The five-year extension of the production tax credit ensures that there’s going to be some serious wind construction occurring over the next five years. Just the same, the expected flurry of demand could spell difficulty for wind developers – and their supply-chain partners – in procuring the main erection and hydraulic cranes needed for wind farm construction.[adright zone=’190′]
Procuring a crane can be tricky – not to mention expensive – even in normal business cycles. And the period the U.S. wind industry is about to enter will be like wind power on steroids.
According to the American Wind Energy Association, more than 15.2 GW of wind capacity was reported as under construction or in advanced stages of development during the first quarter, with more than 3.5 GW of total new announcements. And digging into the numbers a little deeper reveals that project developers reported more than 10,100 MW of construction activity across 81 projects in 25 states, including more than 2,000 MW of new construction announcements.
The expected demand is not unfamiliar to wind developers. During previous demand periods, such as in 2012, developers pulled out all the stops necessary to ensure projects were energized and grid-connected by the end of the year to qualify for that year’s expiring tax credit. Although the tax credit is again in play, there are some factors working against developers.
First, the tax credit’s extension is longer than in previous iterations – meaning the build cycle for wind farm construction will be longer. And elongated time frames mean more construction, which exacerbates demand. [adleft zone=’190′]
Second, a boom in civil engineering projects means there’s also competition for the heavy-duty machinery coming from outside the wind industry. For example, several petrochemical plants being built along the Gulf of Mexico have tied up the same main erection cranes, such as the Manitowoc 16000 and 18000 and Demag CC 2800, used to hoist towers and nacelles and attach rotors.
Then there’s the turbine technology itself. Wind turbine towers have continued to grow taller as the nacelles have become heavier. As such, these components call for highly specialized machines, explains Dave Schwalm, executive vice president at construction services provider JPW Riggers.
“The current crop of wind technology requires cranes up to and over 1,000-ton capacity in both the crawler and hydraulic configurations. Unfortunately, there’s simply not a lot of availability with these machines,” he says, citing the Manitowoc 21000 crawler crane and Liebherr’s LR 11000, a crawler crane that debuted in 2013.
“Everything always gets bigger – and in the wind industry, it’s no different,” notes Jim Strobush, product manager of crawler cranes for Liebherr USA. What used to be requests for 80- to 100-meter towers has now increased to 120 to 140 meters, he says.
Generally speaking, although some deep-pocketed developers own their cranes, most wind developers rely on their construction service providers to procure the cranes. Therefore, during these critical times, it’s imperative that wind developers choose their suppliers accordingly, confirms Steve Klatt, crane manager at Mortenson Construction. This sounds like a no-brainer, but Klatt says working with a contractor that has established relationships with crane suppliers and manufacturers will keep your wind project on track if and when problems occur. In addition, he says, the major crane original equipment manufacturers, such as Manitowoc and Liebherr, are in close contact with the major construction service providers. “Those conversations [about cranes] are already happening.”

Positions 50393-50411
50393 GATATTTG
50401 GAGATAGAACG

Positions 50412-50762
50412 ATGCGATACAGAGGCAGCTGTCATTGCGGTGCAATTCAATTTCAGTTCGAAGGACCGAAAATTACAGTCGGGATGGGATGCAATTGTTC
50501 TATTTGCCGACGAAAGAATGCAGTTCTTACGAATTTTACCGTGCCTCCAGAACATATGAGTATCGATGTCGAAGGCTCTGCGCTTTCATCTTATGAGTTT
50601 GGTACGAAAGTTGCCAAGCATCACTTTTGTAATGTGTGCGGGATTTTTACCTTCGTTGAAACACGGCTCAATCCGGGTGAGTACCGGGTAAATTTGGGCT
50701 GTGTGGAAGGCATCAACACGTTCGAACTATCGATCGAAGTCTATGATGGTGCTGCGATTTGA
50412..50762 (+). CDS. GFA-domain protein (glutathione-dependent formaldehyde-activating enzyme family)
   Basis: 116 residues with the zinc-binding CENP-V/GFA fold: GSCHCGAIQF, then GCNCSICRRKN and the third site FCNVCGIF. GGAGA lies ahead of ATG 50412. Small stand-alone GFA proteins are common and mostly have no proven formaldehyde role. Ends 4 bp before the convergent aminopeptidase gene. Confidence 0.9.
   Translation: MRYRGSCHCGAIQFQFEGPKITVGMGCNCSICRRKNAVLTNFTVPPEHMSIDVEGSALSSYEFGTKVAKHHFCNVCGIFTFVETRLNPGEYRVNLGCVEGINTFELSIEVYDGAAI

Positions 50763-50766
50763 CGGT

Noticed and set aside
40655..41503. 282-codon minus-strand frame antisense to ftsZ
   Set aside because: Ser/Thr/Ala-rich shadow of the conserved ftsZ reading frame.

With the demand for cranes likely, it’s never too early to begin planning. Here are a few tips to ensure you have your crane when you need it.
Place your future orders yesterday. Thinking about a 2018 wind project? Better get that order in now, notes Liebherr’s Strobush. “From a manufacturer’s point of view, the more visibility we have on our production schedule, the better,” he says, adding that it could help the wind developer’s supplier, too. “If we begin to see a lot of activity in one area or one region, we could ramp up production of crane units.”[adright zone=’190′]
Say no to “over-craning.” Review your projects so that you understand two things: turbine size and the crane needed to erect the turbine chosen for the project. The theory, says Klatt, is that when you go to rent or lease the proper crane, you procure only what you need. Otherwise, you run the risk of what’s referred to as “over-craning” and spending more money as a result.
Don’t think outside the box. During previous crane crunches, some intrepid wind developers headed outside the country, recalls Schwalm. However, at $250,000 and above, going to Canada or Mexico is often a last-resort strategy, as such options are not inexpensive and add time to the schedule.
Consider group maintenance. “Customers have been doing group maintenance when possible,” according to Schwalm. “The owners don’t like a turbine to be down, so normally, when a turbine is down, they are hot to change it or have it repaired – sometimes they can wait for a few to be done at the same time, which does save them money.”